We are developing the social individualist meta-context for the future. From the very serious to the extremely frivolous... lets see what is on the mind of the Samizdata people.

Samizdata, derived from Samizdat /n. - a system of clandestine publication of banned literature in the USSR [Russ.,= self-publishing house]

Zoot alors!!!

Signs of life have been seen from the famed Dissident Frogman, who has been been absent without leave from the blogosphere for far too long.

What the Greeks did for us

To say that the ancient Greeks have had a profound influence on Western civilisation is a truism so obvious to many who regularly read this site that it might seem silly to spell it out. The state of education in Britain, however, means that it is important and necessary to spell that achievement out and draw out the key elements of what the ancient Greeks ‘did for us’ as well as point to some of the shortcomings.

Charles Freeman’s The Greek Achievement is a splendid tour of ancient Greece, starting in the Bronze Age and finishing with the advent of the Middle Ages. It covers military campaigns, notably the long-running Peloponnese war; the changing fortunes of the dozens of city states; the development of democracy and city government and the eventual rise of Rome. Interwoven with this is a masterful survey of developments in philosophy, maths, science, astronomy, law and language. Freeman also is excellent at explaining the role of myth and ceremony in Greek culture, and does not fight shy of showing the lousy treatment of women and the huge use of slavery. → Continue reading: What the Greeks did for us

The state and the internet

The Register carries a scary story I have not seen reported elsewhere. Kieren McCarthy’s piece suggests that the independence of the internet may be one more casualty of the ‘war on terror’:

on 28 July 2005 at a special board meeting […] consciously and for the first time, ICANN used a US government-provided reason to turn over Kazakhstan’s internet ownership to a government owned and run association without requiring consent from the existing owners. The previous owners, KazNIC, had been created from the country’s Internet community.

ICANN then immediately used that “precedent” to hand ownership of Iraq’s internet over to another government-run body, without accounting for any objections that the existing owners might have.

Previously it had always been the case that ICANN would take no action (and only ICANN, through IANA, can actually change ownership of a ccTLD) unless both sides were in complete agreement. Now, ICANN had set itself up as the de facto world authority on who should run different parts of the Internet. The Iraq situation is more complicated than briefly outlined above (of which more later), but in a little under two hours, the ICANN Board set aside a process that had held since the very earliest days of the Internet. Not only that but it provided governments with instant, unassailable control over what happens under their designated area of the internet.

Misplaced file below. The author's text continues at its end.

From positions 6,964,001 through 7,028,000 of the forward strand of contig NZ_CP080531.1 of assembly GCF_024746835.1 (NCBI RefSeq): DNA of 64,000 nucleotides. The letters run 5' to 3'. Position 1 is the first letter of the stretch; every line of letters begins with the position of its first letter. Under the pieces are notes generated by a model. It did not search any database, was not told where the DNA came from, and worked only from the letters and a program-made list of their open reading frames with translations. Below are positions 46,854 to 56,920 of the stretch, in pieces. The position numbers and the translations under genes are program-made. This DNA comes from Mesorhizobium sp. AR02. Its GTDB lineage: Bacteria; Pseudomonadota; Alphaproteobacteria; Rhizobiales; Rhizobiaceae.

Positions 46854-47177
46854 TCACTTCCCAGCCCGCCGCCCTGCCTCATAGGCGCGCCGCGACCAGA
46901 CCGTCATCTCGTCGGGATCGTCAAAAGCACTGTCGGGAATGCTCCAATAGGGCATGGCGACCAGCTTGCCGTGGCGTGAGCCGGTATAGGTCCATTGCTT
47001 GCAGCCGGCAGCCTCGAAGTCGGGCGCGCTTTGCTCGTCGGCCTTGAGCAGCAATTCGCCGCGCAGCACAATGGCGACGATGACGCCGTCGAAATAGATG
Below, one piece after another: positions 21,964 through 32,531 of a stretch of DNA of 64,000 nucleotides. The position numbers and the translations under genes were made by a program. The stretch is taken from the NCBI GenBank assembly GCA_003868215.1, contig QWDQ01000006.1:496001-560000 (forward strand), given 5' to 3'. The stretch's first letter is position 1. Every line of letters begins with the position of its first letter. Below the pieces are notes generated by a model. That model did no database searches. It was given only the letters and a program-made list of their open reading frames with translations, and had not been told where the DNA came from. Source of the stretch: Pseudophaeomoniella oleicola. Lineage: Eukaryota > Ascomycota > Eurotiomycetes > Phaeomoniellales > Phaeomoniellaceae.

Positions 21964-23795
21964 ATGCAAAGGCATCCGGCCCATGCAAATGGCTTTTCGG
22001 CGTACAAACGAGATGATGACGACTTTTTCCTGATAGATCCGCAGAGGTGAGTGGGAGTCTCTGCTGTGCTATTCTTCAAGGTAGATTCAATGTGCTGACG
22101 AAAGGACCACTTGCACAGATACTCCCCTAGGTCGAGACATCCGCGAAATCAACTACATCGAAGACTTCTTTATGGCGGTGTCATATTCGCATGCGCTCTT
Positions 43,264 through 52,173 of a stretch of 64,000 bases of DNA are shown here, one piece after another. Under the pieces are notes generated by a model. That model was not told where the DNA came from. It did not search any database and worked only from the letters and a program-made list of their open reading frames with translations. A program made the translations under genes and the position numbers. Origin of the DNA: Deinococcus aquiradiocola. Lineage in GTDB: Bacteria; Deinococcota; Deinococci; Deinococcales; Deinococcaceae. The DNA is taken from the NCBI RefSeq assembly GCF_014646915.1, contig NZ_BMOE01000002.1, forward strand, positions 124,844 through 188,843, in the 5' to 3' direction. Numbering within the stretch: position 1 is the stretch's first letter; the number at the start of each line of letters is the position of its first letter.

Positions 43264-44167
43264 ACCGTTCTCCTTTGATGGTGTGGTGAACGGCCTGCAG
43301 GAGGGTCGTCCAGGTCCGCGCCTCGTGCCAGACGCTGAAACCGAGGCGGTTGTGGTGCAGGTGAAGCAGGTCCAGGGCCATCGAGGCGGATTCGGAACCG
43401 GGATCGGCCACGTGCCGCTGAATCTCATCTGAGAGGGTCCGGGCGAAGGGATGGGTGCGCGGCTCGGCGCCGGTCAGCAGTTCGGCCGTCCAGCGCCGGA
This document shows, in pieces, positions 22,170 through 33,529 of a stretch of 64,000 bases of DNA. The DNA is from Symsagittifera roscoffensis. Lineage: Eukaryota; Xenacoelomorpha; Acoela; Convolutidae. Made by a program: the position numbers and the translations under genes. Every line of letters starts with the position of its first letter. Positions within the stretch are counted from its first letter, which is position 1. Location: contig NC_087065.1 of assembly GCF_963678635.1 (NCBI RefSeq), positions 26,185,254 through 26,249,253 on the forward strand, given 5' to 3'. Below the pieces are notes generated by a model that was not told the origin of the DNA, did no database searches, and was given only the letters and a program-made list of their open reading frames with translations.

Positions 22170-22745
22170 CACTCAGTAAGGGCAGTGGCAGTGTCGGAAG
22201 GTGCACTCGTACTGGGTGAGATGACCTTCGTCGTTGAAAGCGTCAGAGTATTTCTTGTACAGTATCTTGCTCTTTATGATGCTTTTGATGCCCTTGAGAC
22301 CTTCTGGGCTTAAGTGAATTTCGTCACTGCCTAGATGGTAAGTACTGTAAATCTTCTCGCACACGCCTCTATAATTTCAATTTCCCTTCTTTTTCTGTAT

You have to read the whole thing, but the burden is that, far from preserving the net from the dictator’s club at the UN – a posture applauded by Samizdatistas here – the US has provided the political mechanism for its nationalisation. And that merely in order to do a couple of favours for client regimes.

Prediction markets

As 2005 draws to its close it is customary to make some predictions about the following year. I won’t do so. The world’s stock markets are ending the year in better shape than I would have expected a year before, notwithstanding the impact of higher oil prices and the devastating hurricanes that hit the U.S. gulf coast. What is interesting to me though is how the market in making predictions has continued to accelerate, spawining exotic derivatives connected even to the weather.

More than two years ago in the United States, some policymakers toyed with the idea of a predictions market to help figure out terrorist threats. The idea was killed off, partly, so it was argued, due to some terrible PR for the idea as well as a cowardly refusal to embrace controversial ideas. Lawrence Lessig takes a different view here.

The market in making predictions has, of course, been around for decades, if one thinks about the commodity futures markets such as the great wheat futures markets in Chicago, for instance. This Wikipedia entry I linked to shows just how broad the prediction market now goes, such as people taking bets on future scientific innovations, and so on. And these markets can be harnessed to garner useful knowledge about where certain things may be headed as well as fund valuable research.

That’s my prediction, anyway.

(Wikipedia link fixed. Thanks to a commenter for pointing out the error).

Snouts in the trough

Commenting on the previous posting, RAB says:

Being very non technical, I don’t know how to start a thread, but there is a good leader in the Telegraph today on the 800 million quids worth of government non jobs Bliar and co have created. If someone would like to start one, I’m sure Verity, for one, would have a field day!

It is not technology you lack, RAB; it is the right to do postings on Samizdata. But your point is a good one, I think, even though personally I loathe the word “Bliar”, because name-calling is the language of loser propagandists, I think.

But getting back to that 800 million quid’s worth of government jobbery (as this kind of thing used actually to be called), I think RAB is right to ask us to post about this, and presumably he is referring to this:

There you will see page after page of vacancies on the state payroll: outreach workers, diversity co-ordinators, policy advisers, liaison officers. Some of them come with six-figure salaries. Indeed, the average annual pay for the posts advertised in Guardian Society this year is £10,000 higher than the mean private sector wage.

I seem to recall Richard Littlejohn writing about this years ago, in a book. But that was then (i.e. 1995). This is now.

All governments start out reasonably honest (I speak comparatively), but get more corrupt as they persist, and as the army of camp followers finds its way around and finds out where all the treasure is to be found and how to dig it out and take possession of it. Well, I reckon a big clear out of this lot may now be due any general election now. If not at the next, then pretty soon. → Continue reading: Snouts in the trough

The best medicine

The other night, while getting better from having been rather ill (which was why I contributed so little here over Christmas), I channel-hop-watched TV.

Here were the two best things I heard on my travels up and down the channel numbers.

First, during a reshowing of an earlier Dr Who episode, a very anxious person said:

“That Dalek just absorbed the entire Internet! It knows everything!”